Bec Capp chose the name Junior Space for her combined gallery and retail store in Fitzroy, because it represented something small but tough.
“You can be small, but it doesn’t mean you can’t have big ideas,” she says.
Junior Space shows work by emerging Melbourne artists, photographers and designers, and hosts workshops, talks, plays and film screenings. Capp, who’s 26, opened the gallery in May, and the store the following month.
Since then she has welcomed a new exhibition every two weeks, ranging from photos of Cuba by Gina Nero (who won the Independent Photography Festival Prize in 2015) to a group show featuring 11 local and international contemporary animators.
More recently, the space hosted Ladies of Leisure zine for a series of workshops, as well as a pop-up shop by Melbourne fashion label Sister Studios.
Capp doesn’t have a rule about who or what takes over the upstairs space each fortnight, though she does look for exhibitions or events that feel untraditional in some way.
“The gallery space is focused on play, fun and process,” she says.
An August group show called Objects of Ideation, she points out, was a sculptural exhibition where visitors walked through the space and almost touched the pieces – a different experience to the typical gallery walk-through, where viewers see the work as “precious art you can’t touch,” she says.
Capp has a background in graphic design and photography, and is currently studying art curatorship. For her, Junior Space is about making art more accessible to the passer-by.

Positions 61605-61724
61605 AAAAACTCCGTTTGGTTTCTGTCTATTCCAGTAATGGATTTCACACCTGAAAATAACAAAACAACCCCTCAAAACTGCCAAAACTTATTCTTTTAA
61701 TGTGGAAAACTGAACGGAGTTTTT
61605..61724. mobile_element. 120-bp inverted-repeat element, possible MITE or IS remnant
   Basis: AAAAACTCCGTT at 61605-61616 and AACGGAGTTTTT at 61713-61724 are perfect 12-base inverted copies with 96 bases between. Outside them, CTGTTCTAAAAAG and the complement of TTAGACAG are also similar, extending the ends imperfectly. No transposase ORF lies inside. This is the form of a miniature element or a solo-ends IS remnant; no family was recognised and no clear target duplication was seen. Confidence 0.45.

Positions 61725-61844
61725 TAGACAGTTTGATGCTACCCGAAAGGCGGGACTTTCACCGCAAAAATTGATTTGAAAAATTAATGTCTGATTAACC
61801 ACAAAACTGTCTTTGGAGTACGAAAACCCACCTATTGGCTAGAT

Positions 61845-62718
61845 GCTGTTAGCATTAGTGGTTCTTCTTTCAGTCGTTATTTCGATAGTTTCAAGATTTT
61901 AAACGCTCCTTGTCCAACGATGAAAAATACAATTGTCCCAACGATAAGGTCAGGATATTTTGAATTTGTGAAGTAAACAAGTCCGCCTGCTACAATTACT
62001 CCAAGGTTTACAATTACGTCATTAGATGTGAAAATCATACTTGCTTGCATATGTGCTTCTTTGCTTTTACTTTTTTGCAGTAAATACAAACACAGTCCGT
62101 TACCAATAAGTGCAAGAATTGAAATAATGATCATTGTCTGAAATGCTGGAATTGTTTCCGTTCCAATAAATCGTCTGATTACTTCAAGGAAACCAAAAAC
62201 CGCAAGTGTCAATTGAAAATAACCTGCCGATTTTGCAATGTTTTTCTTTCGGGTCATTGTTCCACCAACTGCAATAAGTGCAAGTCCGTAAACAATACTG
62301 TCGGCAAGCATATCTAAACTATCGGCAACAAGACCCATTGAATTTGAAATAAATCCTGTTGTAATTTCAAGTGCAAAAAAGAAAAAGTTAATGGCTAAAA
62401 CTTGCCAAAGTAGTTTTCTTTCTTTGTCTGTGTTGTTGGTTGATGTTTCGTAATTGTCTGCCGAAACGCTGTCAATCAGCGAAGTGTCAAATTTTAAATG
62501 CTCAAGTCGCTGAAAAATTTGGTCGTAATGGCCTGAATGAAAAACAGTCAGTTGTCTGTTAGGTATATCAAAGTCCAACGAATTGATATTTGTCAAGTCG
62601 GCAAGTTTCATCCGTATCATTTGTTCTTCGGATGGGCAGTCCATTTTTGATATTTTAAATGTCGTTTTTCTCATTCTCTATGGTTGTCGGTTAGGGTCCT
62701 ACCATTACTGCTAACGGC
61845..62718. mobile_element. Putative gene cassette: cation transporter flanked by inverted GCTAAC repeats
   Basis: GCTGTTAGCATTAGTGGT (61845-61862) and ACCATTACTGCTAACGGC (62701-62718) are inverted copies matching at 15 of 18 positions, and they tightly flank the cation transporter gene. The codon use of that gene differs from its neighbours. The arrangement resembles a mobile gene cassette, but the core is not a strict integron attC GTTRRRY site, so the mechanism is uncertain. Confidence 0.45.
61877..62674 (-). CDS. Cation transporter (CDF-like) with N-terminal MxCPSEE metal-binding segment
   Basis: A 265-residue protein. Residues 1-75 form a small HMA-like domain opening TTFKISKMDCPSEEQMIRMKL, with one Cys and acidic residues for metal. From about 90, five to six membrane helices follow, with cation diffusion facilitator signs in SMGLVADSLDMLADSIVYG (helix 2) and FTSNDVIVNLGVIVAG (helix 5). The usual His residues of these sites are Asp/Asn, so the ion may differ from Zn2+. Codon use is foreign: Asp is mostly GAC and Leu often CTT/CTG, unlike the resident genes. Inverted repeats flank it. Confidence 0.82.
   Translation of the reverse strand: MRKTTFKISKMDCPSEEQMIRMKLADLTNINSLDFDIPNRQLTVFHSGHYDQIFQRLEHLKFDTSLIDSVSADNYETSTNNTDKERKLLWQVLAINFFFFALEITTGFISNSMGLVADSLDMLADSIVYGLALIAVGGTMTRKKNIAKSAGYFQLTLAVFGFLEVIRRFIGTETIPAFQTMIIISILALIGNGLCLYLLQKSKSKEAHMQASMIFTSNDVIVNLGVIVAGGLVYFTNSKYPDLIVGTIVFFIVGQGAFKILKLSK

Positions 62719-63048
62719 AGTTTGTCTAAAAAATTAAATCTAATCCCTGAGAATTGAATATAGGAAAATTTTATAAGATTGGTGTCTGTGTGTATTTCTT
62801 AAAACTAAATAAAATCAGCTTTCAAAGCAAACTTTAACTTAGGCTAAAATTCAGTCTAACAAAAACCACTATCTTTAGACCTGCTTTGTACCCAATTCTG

“Having retail on street level is familiar and welcoming,” she says. “People can come in and subsequently end up in the gallery [upstairs]. If Junior Space was just a gallery, it would be much more intimidating.”
The store carries a mix of art-based ceramics, photobooks and zines, as well as photographic, art and illustrative prints by mainly Melbourne names, with a handful by overseas artists.
Capp makes an effort to stock affordable pieces, or work that isn’t “art-world-level expensive”. The cheapest item in the store right now is an illustrated card by Melbourne comic artist Tommi PG for $2.50, while the most expensive is an original painting by Gloria Ghent for $1500. Most items sit below $200.
“If things become really expensive, not only does it exclude lots of people, it stops people from even wanting to come in and see it,” Capp says. “This is a place where people can come in and engage with art.”
65 Smith Street, Fitzroy
Tue to Sat 11am–5pm